“We didn’t sit around wondering where we were going to get the money to start this work,” Valli said. “We started engaging the community before we even wrote the first word. An untapped resource in the city is the neighborhood residents. We started right off the bat by engaging them in conversations.”

“A lot of work went into this, and it was easy to stick with it: We believed in the program,” said Roberta McCulloch-Dews, director of administrative services for Mayor Linda M. Tyer’s office. “Bridges creates a platform for folks to continue to rise in their lives. It gives people the tools and the mindset to succeed.”

Another facet of the program will be based on certain individuals, called “Getting Ahead.”

Pittsfield Bridges’ core members include the city, Central Berkshire Habitat for Humanity, BRPC, Berkshire Community College, BerkshireWorks Career Center, Berkshire United Way, Goodwill Industries, Berkshire Health Systems, Berkshire Children and Families, the Berkshire branch of the NAACP and many more.

“We have to all rely on each other to make things work, and fortunately we have a very cohesive community,” Valli said. “One of the things [the Fed] was most impressed by was how well we got along and collaborated. We’ve already begun testing programs and working with partners.”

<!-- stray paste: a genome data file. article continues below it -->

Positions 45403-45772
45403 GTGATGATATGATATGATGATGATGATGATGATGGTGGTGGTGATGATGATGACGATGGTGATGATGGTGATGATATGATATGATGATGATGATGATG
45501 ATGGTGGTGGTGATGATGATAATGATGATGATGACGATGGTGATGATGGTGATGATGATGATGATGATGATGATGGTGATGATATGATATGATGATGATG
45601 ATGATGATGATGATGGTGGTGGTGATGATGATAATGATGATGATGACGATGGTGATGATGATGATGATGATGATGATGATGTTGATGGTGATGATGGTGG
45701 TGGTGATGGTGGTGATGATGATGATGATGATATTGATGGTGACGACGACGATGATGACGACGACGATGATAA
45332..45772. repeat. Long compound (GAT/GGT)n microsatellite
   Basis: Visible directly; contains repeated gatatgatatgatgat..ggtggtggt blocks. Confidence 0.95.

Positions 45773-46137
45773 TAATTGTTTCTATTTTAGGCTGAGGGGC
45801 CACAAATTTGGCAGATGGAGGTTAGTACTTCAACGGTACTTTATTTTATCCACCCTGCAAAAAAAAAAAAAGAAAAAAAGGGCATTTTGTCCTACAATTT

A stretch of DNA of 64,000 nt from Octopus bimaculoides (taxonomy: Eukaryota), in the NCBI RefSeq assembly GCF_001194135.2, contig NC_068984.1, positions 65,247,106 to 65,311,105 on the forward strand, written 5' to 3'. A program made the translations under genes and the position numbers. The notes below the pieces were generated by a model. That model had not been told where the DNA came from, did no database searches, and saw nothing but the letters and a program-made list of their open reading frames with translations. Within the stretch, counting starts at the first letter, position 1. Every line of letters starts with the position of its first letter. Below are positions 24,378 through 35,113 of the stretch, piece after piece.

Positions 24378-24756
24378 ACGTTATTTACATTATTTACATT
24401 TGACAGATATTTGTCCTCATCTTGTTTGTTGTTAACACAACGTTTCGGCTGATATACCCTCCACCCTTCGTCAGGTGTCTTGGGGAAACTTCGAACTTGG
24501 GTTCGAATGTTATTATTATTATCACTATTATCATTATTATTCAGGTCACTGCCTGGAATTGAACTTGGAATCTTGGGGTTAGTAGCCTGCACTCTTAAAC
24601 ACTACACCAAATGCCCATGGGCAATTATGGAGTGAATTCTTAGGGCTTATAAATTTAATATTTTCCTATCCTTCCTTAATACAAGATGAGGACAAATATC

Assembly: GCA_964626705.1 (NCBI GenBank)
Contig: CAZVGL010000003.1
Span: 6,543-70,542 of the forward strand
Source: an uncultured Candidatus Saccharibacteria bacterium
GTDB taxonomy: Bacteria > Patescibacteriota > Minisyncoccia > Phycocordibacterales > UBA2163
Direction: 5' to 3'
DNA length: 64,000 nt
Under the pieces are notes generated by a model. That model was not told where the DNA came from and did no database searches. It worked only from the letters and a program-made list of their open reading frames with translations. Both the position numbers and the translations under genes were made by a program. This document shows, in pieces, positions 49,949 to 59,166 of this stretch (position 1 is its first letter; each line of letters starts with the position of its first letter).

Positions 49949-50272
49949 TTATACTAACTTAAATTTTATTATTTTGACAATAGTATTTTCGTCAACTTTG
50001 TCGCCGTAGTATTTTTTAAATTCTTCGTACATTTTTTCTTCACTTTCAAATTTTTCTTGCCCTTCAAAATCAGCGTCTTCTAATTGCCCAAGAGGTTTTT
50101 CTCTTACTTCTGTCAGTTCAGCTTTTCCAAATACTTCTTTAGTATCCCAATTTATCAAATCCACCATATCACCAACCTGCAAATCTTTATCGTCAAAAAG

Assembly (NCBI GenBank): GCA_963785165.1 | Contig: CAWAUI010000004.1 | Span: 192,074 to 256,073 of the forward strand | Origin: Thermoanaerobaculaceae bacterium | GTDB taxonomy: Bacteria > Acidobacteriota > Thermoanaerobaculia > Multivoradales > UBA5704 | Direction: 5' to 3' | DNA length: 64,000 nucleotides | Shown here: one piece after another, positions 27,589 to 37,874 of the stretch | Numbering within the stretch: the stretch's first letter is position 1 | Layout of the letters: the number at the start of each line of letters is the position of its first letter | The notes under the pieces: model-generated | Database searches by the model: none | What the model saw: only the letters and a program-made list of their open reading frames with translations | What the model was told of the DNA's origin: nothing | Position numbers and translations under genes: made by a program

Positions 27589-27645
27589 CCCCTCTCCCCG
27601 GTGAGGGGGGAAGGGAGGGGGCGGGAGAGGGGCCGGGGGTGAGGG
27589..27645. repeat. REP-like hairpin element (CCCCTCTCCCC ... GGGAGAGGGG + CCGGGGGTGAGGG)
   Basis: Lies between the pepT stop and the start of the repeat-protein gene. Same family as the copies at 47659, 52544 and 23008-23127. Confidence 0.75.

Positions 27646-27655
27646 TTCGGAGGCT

She added, “Now what we’ll be doing over the summer is working with the Boston Fed to develop a more detailed work program.”

Berkshire Bridges: A vision for our community

On Friday, December 11th the Berkshire United Way, Family Resource Center and Working Cities Pittsfield Team hosted a day of learning and discussion about Berkshire Bridges. This vision for our community was inspired by the Schenectady Bridges team just over the border in Schenectady, New York. Over the last nine years, Schenectady Bridges has helped improve the lives of thousands of under resourced residents with leadership training, employer resource connections and more, all based on the Bridges Out of Poverty framework.

Nate from Schenectady Bridges speaks with the Working Cities Pittsfield Team.
Nate from Schenectady Bridges speaks with the Working Cities Pittsfield Team.

There were 3 meetings that Friday about Berkshire Bridges: